print head configuration. In absolute terms, the heat generated in the chevron
end shooter is less than that generated in the monolithic end shooter by a
factor of more than two and the heat generated in the chevron side-shooter
generally is less again by about the same factor. However, the rise times of
the chevron end-shooter and chevron side-shooter are greater than these of
the monolithic end-shooter by about the same factors.
Whilst these results prima facie point to the HD 3203 material continuing to be
the most suitable, in fact there are circumstances in which counter-intuitive
choice of PC4D can bring advantages.
Thus, if a fast rise time is required, and a high drive voltage and heat
generation can be tolerated, PC4D in a monolithic end shooter is easily the
best (145 ms compared to 316 ms for HD 3203).
If an improvement in rise time compared to HD 3203 is required, and at the
same reduced heat generation, the use of PC4D in a chevron end shooter is
indicated. The rise time is reduced from 356 to 251 ms, and the heat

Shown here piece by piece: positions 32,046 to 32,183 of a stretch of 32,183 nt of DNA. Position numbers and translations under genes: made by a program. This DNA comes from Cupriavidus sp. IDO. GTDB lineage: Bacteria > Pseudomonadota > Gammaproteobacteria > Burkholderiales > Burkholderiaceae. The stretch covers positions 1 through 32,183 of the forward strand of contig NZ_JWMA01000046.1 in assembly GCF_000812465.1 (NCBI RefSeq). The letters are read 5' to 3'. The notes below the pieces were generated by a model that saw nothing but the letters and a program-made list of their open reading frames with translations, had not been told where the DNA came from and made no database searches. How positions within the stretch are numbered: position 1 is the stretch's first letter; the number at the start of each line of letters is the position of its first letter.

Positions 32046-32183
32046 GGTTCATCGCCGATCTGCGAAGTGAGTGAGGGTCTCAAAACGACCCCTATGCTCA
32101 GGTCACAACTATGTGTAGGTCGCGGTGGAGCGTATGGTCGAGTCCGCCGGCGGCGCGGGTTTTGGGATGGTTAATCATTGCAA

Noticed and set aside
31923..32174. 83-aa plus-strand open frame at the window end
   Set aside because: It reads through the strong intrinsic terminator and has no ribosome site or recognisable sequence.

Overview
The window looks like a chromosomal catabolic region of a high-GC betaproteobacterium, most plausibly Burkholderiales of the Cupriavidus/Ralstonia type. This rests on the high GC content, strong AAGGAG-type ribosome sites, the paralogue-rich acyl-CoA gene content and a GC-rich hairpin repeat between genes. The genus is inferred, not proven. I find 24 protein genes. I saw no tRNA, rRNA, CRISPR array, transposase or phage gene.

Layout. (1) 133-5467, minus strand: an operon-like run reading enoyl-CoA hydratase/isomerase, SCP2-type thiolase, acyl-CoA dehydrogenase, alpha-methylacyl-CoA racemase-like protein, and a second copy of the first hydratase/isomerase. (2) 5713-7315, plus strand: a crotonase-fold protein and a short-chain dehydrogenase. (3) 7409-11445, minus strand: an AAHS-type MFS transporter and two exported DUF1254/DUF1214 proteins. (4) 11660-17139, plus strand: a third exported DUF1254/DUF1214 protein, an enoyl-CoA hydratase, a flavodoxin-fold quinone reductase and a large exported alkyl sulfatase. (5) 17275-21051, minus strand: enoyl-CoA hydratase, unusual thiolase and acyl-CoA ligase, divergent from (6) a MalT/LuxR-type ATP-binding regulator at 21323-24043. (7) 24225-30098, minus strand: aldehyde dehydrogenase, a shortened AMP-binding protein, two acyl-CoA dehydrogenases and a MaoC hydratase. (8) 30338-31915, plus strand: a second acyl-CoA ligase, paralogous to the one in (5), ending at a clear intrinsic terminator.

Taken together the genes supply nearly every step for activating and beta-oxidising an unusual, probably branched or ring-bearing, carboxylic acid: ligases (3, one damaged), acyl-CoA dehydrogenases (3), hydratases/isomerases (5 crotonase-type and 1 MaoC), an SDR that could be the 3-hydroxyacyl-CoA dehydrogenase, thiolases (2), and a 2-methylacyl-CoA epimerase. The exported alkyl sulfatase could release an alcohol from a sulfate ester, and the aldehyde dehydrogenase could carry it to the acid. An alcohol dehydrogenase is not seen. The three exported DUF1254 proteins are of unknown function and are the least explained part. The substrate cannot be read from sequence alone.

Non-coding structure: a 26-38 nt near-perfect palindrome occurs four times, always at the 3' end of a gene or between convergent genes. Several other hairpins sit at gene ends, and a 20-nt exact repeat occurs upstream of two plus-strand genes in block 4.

generated is reduced by 40%. A similar result could be expected if PC4D is
used in a monolithic side-shooter.
For a reasonable rise time (456 ms compared to 356 ms of a monolithic end
shooter) combined with very low heat generation (only about 30% of the
baseline case) and low driving voltage (12v compared to 25v) PC4D should be
used in a chevron side-shooter configuration. In such a print head the
temperature rise of the ink would be negligible at about 0.5°C, compared to
21°C in a monolithic end-shooter using HD 3203. A PC4D print head
configured as a chevron side-shooter thus would be very well suited for high-definition
grey-scale printer, because there would be little if any thermally-induced
variation in droplet velocity with print density.
Whilst the invention has been described in the context of PC4D material, other
acceptor-doped piezo-electric materials may exhibit the same characteristics
Each feature disclosed in this specification (which term includes the claims)
and/or shown in the drawings may be incorporated in the invention
independently of other disclosed and/or illustrated features.
Statements in this specification of the "objects of the invention" relate to
preferred embodiments of the invention, but not necessarily to all embodiments
of the invention falling within the claims.
The text of the abstract filed herewith is repeated here as part of the
An acceptor-doped "hard" PZT is used in a piezo-electric print head instead
of the conventional "soft" donor-doped material. The print head preferably is
of a chevron side-shooter configuration and is advantageous for high-definition